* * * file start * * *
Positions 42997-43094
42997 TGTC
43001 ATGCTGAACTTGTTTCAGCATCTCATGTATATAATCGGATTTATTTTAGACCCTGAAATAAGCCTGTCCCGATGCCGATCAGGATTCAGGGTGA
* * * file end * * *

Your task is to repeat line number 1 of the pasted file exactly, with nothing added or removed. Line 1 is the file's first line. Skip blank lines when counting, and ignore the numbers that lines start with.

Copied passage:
Positions 42997-43094